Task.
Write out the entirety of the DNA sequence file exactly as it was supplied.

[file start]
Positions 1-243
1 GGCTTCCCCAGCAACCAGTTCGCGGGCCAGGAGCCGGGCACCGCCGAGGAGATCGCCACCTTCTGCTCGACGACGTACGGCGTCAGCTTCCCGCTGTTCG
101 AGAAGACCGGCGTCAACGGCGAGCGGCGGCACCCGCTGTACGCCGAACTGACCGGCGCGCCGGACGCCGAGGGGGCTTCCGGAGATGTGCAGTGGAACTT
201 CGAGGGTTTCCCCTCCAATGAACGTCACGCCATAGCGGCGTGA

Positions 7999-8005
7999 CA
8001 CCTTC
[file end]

Positions 1-243
1 GGCTTCCCCAGCAACCAGTTCGCGGGCCAGGAGCCGGGCACCGCCGAGGAGATCGCCACCTTCTGCTCGACGACGTACGGCGTCAGCTTCCCGCTGTTCG
101 AGAAGACCGGCGTCAACGGCGAGCGGCGGCACCCGCTGTACGCCGAACTGACCGGCGCGCCGGACGCCGAGGGGGCTTCCGGAGATGTGCAGTGGAACTT
201 CGAGGGTTTCCCCTCCAATGAACGTCACGCCATAGCGGCGTGA

Positions 7999-8005
7999 CA
8001 CCTTC